The Defense Cutting "Meataxe": Does it Actually Exist?

The Defense Cutting "Meataxe": Does it Actually Exist?

The Defense Cutting "Meataxe": Does it Actually Exist?

Weigel
Reporting on Politics and Policy.
Nov. 22 2011 3:52 PM

The Defense Cutting "Meataxe": Does it Actually Exist?

So, here's a question that is either way too easy to answer or way too complicated to get an answer to. Post-supercommittee failure, Washington has agreed that the mandatory $1.2 trillion in sequestration, to be divided between non-defense discretionary spending and "security" spending (a rhetorical shift that included DHS and other monies, to win some Republican support), amounts to a "meataxe" or "cleaver" or "blunt object of your choice," instead of the sort of smart scalpel we need to use on the budget. I've assumed this, too, and members of Congress have assumed it. To scare life into the supercommittee, the cuts needed to big and dumb.

David Weigel David Weigel

David Weigel is a reporter for the Washington Post. 

The problem: I'm not sure that the cuts are necessarily dumb. If you go to the Budget Control Act (the debt deal), it lacks the specific numbers for cuts that you see in, say, appropriations bills or continuing resolutions. You find guidelines. These are the opening guidelines on the defense cuts.

DEFENSE FUNCTION REDUCTION
(A) DISCRETIONARY.—OMB shall calculate the reduction to discretionary appropriations by—
(i) taking the total reduction for the defense function allocated for that year under paragraph (4)
(ii) multiplying by the discretionary spending limit for the revised security category for that year; and
(iii) dividing by the sum of the discretionary spending limit for the security category and OMB’s baseline estimate of nonexempt outlays for direct spending programs within the defense function for that year.
(B) DIRECT SPENDING.—OMB shall calculate the reduction to direct spending by taking the total reduction for the defense function required for that year under paragraph (4) and subtracting the discretionary reduction calculated pursuant to subparagraph (A).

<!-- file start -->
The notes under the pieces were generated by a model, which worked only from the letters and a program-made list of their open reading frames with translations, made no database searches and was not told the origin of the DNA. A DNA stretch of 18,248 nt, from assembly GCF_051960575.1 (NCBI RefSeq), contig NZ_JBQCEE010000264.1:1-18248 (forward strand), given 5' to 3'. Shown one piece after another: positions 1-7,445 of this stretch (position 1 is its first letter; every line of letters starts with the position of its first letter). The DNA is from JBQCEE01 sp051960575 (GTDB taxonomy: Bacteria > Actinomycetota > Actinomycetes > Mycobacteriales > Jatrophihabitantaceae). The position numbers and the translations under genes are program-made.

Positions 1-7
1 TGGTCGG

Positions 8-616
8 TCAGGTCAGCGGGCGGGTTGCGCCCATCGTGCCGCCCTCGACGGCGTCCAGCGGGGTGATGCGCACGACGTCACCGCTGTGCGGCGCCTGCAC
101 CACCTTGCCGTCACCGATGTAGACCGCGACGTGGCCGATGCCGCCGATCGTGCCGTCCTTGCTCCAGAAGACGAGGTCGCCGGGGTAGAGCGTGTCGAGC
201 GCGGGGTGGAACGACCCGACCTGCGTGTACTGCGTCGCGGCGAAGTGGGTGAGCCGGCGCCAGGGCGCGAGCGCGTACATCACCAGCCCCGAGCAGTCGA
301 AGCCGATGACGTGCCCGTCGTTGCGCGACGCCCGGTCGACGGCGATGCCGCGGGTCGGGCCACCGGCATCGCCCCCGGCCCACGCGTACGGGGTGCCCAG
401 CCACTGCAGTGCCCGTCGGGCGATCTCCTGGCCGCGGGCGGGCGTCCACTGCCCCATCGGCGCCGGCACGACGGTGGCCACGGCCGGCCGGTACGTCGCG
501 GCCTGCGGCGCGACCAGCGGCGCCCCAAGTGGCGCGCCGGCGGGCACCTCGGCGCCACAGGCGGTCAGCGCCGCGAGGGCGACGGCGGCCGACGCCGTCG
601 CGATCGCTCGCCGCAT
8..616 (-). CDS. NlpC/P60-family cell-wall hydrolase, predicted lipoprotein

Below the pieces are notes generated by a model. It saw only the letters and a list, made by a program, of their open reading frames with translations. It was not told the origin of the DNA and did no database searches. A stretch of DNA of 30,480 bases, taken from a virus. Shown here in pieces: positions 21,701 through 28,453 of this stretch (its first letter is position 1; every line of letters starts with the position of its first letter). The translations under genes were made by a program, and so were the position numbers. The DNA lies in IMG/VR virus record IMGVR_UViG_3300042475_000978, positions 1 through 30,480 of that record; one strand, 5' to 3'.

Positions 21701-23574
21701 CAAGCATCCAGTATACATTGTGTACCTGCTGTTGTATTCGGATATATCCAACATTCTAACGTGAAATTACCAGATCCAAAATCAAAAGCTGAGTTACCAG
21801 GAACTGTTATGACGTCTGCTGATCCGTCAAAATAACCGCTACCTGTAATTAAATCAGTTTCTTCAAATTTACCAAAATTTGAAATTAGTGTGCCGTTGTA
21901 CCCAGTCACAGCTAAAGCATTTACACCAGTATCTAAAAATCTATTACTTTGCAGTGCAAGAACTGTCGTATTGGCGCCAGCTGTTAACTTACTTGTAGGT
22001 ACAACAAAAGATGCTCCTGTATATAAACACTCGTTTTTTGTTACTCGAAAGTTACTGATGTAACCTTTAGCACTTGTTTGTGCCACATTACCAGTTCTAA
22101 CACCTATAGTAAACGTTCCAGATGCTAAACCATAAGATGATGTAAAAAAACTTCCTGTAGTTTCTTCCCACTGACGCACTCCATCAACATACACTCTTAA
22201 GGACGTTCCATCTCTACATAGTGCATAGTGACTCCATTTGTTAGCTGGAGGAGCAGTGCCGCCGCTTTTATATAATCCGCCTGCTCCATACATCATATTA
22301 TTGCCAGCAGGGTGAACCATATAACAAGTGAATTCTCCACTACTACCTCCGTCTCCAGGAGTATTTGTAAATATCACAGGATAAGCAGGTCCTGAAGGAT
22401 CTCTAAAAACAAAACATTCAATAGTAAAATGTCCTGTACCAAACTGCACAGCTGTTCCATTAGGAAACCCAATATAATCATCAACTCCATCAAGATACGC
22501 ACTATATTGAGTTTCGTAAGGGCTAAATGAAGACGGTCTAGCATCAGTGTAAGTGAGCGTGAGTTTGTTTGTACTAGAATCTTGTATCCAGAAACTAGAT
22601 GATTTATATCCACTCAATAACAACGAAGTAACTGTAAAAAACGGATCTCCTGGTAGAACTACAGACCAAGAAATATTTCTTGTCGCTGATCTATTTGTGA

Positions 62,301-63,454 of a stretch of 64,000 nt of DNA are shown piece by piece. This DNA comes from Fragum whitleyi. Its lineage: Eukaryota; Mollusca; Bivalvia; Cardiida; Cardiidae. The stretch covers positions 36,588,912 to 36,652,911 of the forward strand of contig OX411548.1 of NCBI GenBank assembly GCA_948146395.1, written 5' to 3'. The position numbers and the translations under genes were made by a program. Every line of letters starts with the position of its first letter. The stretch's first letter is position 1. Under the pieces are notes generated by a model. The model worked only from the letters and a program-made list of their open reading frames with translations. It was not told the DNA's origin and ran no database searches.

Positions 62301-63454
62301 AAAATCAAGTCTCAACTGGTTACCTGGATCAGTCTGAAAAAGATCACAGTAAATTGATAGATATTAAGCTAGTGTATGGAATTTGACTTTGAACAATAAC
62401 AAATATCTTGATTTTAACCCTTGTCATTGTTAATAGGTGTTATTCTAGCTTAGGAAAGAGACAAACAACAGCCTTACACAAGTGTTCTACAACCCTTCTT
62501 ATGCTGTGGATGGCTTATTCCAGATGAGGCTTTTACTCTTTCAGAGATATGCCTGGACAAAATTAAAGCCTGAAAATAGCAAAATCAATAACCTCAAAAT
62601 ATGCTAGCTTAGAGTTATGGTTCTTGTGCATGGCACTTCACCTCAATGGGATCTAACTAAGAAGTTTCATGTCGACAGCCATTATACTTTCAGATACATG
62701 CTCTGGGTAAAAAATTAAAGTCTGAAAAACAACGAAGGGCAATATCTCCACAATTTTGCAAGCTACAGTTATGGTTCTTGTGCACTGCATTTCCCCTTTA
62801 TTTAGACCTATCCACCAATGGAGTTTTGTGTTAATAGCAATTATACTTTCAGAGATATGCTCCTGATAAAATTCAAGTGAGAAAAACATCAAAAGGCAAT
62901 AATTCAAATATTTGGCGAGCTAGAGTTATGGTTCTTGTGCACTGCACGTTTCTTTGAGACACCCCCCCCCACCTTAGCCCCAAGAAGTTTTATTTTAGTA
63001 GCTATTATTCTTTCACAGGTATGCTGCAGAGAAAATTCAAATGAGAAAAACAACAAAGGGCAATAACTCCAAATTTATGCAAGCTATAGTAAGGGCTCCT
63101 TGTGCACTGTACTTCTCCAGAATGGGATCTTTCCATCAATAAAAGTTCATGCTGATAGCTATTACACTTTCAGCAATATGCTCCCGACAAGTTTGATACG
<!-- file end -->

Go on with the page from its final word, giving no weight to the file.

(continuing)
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Congress isn't being told "you have to cut $600 billion RIGHT HERE." It's been alerted that OMB will carve up the defense budget in 2013, using its discretion.

"Hang on," you say. "Didn't I hear testimony in front of Congress, saying that these meataxe cuts would kill a million jobs?"

You did! It's wasn't accurate. GMU's Stephen Fuller produced a study of the possible impact of the defense cuts, but he based his number on a possible $1 trillion package, not on the $600 billion we're getting. He assumed that the larger cuts would apply without discretion, cutting away at spending, and killing 352,745 jobs -- he got the million number by estimating how other industries would be effected by a surge of unemployed people.

But the Budget Control Act doesn't say there'll be a blunt cut. It says OMB has to figure something out. OMB has options. Sen. Tom Coburn proposed nearly $1 trillion in defense cuts as part of his "back in black" plan. Let's say OMB takes Coburn's recommendation to cut the nuclear arsenal, cut 10 percent of the R&D budget, and gets a better contract for its F-35A Joint Strike Fighters. Boom: It just saved $165 billion.

So if all else fails and the cuts don't get reversed, OMB can use discretion. "For the parts of the statute that are not clearly prescriptive," says OMB spox Meg Reilly, "we will be working with agencies to figure out how to apply it to their particular programs." Reilly gives me a caveat, which makes the "we must act!' argument nicely: "Except where statutory exemptions apply, the cuts would be distributed in such a way that all accounts in the category would be reduced by the same percentage."

I just don't see where, in the statute, that has to be true.

David Weigel is a reporter for the Washington Post.